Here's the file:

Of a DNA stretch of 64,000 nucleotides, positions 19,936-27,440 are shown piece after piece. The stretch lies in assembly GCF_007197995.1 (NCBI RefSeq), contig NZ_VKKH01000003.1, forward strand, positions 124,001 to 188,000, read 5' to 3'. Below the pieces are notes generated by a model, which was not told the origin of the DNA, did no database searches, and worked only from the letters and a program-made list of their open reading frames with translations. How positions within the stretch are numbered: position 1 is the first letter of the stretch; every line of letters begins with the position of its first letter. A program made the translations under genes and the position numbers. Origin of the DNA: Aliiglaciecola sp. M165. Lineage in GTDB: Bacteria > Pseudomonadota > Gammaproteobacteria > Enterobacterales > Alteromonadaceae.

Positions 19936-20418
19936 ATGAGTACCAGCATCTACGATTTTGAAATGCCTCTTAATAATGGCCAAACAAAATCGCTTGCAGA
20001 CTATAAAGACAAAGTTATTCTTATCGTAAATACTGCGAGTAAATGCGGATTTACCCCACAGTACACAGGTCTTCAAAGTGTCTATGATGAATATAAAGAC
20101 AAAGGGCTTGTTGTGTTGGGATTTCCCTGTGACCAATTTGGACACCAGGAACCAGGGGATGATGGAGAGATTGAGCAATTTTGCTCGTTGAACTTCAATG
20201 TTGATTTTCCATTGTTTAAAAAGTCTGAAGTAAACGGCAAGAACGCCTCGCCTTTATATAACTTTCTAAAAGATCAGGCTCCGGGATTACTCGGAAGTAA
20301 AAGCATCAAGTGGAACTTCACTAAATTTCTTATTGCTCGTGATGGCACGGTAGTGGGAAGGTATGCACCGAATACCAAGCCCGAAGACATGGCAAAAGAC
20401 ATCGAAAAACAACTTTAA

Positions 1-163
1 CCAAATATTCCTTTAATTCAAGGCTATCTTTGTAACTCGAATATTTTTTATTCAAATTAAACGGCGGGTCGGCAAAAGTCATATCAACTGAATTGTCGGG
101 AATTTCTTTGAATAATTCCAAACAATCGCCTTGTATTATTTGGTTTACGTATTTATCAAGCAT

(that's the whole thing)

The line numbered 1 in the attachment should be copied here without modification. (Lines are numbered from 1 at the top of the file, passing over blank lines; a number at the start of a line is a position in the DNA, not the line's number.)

Of a DNA stretch of 64,000 nucleotides, positions 19,936-27,440 are shown piece after piece. The stretch lies in assembly GCF_007197995.1 (NCBI RefSeq), contig NZ_VKKH01000003.1, forward strand, positions 124,001 to 188,000, read 5' to 3'. Below the pieces are notes generated by a model, which was not told the origin of the DNA, did no database searches, and worked only from the letters and a program-made list of their open reading frames with translations. How positions within the stretch are numbered: position 1 is the first letter of the stretch; every line of letters begins with the position of its first letter. A program made the translations under genes and the position numbers. Origin of the DNA: Aliiglaciecola sp. M165. Lineage in GTDB: Bacteria > Pseudomonadota > Gammaproteobacteria > Enterobacterales > Alteromonadaceae.